[1] Genette, Gérard, Paratexts: Thresholds of Interpretation, Cambridge: Cambridge University Press, 1997), 2.

  • Leonard

    Excellent article. Thank you.

  • Eric Facer

    Although “paratexts” can provide useful historical context for a scripture, they all too often purport to interpret that scripture in a parochial way, in a manner that conforms to the world view of the author. Nowhere is this more evident than in the chapter headnotes and textual footnotes in the Church’s edition of the Bible, most of which were written by, or under the direction of, Bruce R. McConkie. The chapter headnotes all too often attempt to read the Bible through the prism of the Mormon narrative, “delimiting the range of interpretative possibilities” and frequently distorting the meaning of the underlying scripture. When someone attempts to limit “the range of interpretative possibilities” or foster a “better reception for the text,” they are frequently inhibiting the pursuit of truth in order to advance their own agenda.

    Just because you’re a hammer doesn’t mean that everything you see is a nail. Just because we are Mormons, doesn’t mean that every scripture is about us and our church. Above else, we should never forget that “paratexts” are NOT scripture.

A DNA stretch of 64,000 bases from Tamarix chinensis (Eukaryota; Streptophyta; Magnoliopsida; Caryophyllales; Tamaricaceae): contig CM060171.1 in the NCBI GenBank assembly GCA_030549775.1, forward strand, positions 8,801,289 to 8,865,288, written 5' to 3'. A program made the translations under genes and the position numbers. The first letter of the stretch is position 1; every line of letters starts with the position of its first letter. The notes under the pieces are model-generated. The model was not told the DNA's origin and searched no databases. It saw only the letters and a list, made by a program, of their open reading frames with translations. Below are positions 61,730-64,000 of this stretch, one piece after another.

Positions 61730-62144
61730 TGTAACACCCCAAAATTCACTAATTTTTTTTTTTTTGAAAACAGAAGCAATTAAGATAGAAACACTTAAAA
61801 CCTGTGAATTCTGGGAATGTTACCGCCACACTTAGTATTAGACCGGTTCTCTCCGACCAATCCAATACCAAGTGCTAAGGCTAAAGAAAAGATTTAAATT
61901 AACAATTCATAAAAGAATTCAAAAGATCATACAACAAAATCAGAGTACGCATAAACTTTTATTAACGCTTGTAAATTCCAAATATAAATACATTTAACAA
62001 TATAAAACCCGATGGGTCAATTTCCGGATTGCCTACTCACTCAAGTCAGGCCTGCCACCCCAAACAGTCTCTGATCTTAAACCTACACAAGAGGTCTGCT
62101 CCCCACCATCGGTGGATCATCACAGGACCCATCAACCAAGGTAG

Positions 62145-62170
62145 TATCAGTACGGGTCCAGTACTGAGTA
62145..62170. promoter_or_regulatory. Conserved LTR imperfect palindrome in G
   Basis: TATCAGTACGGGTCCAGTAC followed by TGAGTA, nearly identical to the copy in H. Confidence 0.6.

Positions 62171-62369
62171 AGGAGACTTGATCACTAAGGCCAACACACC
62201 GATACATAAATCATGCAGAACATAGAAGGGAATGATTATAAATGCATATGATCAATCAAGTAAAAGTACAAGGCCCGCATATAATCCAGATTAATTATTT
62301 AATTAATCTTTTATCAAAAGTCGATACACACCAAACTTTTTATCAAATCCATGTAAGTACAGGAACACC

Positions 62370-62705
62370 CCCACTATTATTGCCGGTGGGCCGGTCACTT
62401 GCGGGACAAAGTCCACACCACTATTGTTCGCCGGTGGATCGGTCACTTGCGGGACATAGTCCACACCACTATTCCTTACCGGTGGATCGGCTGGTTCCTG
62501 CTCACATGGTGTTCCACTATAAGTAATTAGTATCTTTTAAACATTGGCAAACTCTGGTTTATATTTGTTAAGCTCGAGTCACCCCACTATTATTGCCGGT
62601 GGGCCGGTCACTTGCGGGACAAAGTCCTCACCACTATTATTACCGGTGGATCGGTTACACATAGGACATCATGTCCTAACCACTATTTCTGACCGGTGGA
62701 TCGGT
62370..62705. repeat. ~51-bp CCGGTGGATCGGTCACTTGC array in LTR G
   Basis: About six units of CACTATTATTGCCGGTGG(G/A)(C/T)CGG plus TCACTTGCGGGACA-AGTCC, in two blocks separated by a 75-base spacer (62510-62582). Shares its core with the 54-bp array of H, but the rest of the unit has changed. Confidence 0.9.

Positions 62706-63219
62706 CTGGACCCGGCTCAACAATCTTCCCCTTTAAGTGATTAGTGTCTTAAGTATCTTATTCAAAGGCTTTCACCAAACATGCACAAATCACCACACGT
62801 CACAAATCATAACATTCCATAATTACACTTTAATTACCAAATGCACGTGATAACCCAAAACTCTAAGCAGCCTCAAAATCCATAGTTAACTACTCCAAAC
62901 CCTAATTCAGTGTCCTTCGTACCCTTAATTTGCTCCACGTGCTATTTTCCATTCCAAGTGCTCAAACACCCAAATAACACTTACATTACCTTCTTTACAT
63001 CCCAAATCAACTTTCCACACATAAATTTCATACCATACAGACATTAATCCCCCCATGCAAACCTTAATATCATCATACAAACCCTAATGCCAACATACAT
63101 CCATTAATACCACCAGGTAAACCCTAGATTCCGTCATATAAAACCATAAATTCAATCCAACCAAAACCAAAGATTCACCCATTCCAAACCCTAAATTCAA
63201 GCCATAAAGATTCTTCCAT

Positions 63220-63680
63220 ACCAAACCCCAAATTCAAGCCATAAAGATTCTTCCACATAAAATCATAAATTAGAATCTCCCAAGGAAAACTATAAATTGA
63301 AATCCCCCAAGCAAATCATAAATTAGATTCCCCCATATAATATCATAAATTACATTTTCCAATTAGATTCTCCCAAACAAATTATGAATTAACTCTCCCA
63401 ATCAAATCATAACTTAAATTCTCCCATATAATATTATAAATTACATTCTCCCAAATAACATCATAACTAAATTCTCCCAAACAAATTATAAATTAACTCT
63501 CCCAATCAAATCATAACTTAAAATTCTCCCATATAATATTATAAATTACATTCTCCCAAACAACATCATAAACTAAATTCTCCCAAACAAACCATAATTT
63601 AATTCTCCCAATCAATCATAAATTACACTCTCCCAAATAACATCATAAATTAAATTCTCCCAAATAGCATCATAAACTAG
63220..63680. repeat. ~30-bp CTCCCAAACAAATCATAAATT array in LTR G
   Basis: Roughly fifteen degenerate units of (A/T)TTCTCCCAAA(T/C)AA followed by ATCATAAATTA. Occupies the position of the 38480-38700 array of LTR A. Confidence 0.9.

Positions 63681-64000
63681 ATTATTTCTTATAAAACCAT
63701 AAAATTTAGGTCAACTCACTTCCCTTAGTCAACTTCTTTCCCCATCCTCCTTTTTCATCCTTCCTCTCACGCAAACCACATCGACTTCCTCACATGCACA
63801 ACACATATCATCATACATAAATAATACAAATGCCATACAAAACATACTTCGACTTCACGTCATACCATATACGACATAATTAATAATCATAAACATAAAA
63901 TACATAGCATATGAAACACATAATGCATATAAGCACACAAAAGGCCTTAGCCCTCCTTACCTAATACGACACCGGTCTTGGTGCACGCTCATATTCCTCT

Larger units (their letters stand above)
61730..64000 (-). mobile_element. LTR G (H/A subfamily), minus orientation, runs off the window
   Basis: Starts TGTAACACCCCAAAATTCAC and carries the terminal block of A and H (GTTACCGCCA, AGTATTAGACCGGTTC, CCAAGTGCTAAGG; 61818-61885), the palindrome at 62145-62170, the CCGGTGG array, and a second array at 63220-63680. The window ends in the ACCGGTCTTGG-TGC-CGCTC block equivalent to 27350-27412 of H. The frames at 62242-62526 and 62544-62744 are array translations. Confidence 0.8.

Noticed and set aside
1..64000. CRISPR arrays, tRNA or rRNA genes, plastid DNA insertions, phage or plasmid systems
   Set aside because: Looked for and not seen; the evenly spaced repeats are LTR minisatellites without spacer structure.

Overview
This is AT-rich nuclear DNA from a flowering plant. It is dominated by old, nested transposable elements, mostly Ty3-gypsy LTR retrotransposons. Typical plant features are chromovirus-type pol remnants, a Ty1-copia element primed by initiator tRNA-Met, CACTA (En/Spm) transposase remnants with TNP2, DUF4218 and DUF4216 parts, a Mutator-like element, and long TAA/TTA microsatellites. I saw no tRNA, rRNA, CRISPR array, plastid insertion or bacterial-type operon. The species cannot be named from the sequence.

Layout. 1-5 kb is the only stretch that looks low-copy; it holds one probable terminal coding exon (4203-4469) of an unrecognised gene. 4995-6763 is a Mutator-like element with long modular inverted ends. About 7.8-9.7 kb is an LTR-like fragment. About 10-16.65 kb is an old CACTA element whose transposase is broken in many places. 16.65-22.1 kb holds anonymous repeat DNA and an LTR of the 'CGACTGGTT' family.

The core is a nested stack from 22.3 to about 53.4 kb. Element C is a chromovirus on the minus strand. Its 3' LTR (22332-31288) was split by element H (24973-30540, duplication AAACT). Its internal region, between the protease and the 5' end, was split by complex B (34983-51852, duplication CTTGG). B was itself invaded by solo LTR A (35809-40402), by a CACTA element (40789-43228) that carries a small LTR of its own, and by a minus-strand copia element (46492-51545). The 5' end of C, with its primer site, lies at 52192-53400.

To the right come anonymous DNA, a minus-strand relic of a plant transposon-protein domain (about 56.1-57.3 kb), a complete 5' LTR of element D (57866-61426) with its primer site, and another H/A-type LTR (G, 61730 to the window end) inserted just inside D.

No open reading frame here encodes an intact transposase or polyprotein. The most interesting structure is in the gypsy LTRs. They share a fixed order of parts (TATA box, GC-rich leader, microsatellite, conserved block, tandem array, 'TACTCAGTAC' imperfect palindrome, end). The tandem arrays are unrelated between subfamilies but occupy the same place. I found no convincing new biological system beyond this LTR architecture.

• Raymond Takashi Swenson

    Gosh, Eric, in an LDS edition of the Bible, having a “paratext” summarize the traditional LDS interpretation of a chapter is not misleading. If you want to see a Catholic or Lutheran interpretation, one would look for it in a Catholic or Lutheran edition of the Bible, in addition to independent study aids produced by each denomination. What is wrong with that? If you claim that your own personal interpretation of a chapter of Isaiah or Matthew is more correct, in that it reflects the original intent of the auth9r, my response is, And when did you talk to the author about this? We KNOW that the paratext is not scripture. Nobody gets points in Seminary for memorizing or citing chapter headings as authoritative statements of God’s intent. As Mormons, we have a more flexible relationship to the scruptural canon than that. We know that the words in a translated text are not the same as the original meaning that was embodied in the original text, but just an approximation. The difficulty in knowing the pristine, original meaniing is one of our foundational beliefs. Because we have modern prophets, we are not forced to rely on stretched interpretations of ancient scripture to give answers to every contemporary quandary. we can live with ambiguity in the Bible because we have the Book of Mormon and other revelatory texts that help us triangulate God’s will and intent. The fact that these paratexts are being changed has a metamessage to all readers, namely that the imperfections in these texts are the imperfections of men who are acting in their best intent to provide what they think will be helpful to us.